Research Project

Functional Nanofiber Scaffolds for Stem Cell Expansion

The overall objective of this research is to develop biofunctional polymeric scaffolds that can mimic the extracellular matrix microenvironment and support the desired cellular behaviors such as adhesion, migration and proliferation of adult stem cells, while maintaining their phenotype.

The overall objective of this research is to develop biofunctional polymeric scaffolds that can mimic the extracellular matrix microenvironment and support the desired cellular behaviors such as adhesion, migration and proliferation of adult stem cells, while maintaining their phenotype. Such a scaffold not only provides an efficient substrate and method to expand adult stem cells for regenerative cell therapy, but also provides a unique tool to study stem cell-substrate interaction, which is critical to the identification of the important microenvironment cues that control stem cell behaviors.

Scaffold serves as an artificial ECM, providing cells with a microenvironment necessary for tissue repair and regeneration. In addition to providing the appropriate 3-D topography, scaffold like ECM may also provide biochemical signals that influence cell adhesion, migration, proliferation, differentiation and functions.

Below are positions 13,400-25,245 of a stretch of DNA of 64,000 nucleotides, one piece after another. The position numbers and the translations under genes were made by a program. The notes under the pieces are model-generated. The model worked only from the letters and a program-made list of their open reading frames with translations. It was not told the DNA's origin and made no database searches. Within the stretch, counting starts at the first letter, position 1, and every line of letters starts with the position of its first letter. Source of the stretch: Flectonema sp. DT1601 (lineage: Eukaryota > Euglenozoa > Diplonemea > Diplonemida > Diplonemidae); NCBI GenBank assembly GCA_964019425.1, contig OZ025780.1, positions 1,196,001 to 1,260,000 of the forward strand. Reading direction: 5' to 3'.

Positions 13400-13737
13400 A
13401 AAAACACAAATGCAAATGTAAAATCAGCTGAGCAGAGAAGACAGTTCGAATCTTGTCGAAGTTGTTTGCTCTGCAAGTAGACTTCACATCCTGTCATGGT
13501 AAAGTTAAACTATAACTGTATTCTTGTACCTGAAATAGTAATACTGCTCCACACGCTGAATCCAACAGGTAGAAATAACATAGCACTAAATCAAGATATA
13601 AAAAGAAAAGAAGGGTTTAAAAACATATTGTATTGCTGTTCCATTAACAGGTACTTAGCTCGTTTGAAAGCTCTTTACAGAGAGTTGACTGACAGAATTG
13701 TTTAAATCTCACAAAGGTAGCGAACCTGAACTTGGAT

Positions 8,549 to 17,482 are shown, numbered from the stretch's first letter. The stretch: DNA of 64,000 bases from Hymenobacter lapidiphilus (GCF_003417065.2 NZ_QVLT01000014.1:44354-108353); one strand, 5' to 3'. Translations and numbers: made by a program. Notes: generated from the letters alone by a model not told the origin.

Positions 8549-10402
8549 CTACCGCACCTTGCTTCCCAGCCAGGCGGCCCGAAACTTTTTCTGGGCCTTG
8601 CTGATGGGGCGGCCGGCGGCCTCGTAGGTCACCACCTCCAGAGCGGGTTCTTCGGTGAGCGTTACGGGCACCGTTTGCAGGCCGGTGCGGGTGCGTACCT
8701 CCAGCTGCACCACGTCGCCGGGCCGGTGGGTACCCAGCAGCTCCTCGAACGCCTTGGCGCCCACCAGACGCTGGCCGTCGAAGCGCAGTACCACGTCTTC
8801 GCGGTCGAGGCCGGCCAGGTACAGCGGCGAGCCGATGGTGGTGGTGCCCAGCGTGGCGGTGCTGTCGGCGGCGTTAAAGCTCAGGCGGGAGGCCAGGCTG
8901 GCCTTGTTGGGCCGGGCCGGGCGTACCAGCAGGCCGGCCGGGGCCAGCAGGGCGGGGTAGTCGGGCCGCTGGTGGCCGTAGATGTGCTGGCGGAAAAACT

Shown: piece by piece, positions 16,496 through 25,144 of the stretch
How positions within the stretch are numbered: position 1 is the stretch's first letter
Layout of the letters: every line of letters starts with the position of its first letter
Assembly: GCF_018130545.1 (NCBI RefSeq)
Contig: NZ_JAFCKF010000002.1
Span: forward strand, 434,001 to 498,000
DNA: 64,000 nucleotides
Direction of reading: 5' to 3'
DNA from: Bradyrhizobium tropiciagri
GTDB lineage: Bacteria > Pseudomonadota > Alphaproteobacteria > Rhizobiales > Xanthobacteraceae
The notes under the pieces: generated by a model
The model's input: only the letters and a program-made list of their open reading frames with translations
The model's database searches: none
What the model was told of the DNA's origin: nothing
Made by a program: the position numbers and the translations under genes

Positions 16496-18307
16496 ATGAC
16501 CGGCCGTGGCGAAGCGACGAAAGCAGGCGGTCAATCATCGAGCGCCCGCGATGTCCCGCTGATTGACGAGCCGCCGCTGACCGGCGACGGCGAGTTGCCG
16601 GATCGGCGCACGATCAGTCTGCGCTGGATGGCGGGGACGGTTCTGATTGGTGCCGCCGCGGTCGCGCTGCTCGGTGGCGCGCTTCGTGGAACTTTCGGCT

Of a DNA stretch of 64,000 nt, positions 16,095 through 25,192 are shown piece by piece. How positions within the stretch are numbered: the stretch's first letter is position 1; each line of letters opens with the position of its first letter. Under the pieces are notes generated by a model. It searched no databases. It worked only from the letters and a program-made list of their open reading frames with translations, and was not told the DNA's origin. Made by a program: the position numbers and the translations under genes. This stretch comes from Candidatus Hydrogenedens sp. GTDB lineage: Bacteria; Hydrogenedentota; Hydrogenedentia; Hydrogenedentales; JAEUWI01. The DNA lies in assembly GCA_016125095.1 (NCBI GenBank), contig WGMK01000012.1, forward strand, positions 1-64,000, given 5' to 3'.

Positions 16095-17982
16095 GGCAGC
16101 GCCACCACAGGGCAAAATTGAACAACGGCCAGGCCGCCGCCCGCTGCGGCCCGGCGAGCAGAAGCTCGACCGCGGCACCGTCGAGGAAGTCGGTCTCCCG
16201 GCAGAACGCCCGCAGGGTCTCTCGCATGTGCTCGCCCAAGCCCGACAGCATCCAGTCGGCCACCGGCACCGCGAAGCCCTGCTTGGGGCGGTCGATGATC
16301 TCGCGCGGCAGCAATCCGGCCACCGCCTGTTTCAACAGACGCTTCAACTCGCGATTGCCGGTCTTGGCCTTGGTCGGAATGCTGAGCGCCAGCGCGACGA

We have developed a series of polymeric nanofiber scaffolds with relevant surface-bound biochemical and topographical cues for hematopoietic stem cell (HSC) expansion and for neural stem cell (NSC) expansion. Such a nanofiber scaffold, in combination with soluble growth factors and cytokines in the medium, could serve as an artificial stem cell niche to provide stem cells with a microenvironment specific for self-renewal and proliferation. For example, a polyethylene terephthalate (PET) fiber scaffold with immobilized fibronectin has been shown to be more effective for HSC expansion, compared to the fibronectin modified planar substrate. We have also shown that nanofiber scaffolds with different surface functional groups exhibit different efficiencies for HSC expansion. The long-term objective of this study is to understand the mechanism of stem cell fate-choice (self-renewal vs. differentiation) at the interplay of biochemical cues and topographical cues, through a biomaterials engineering approach.

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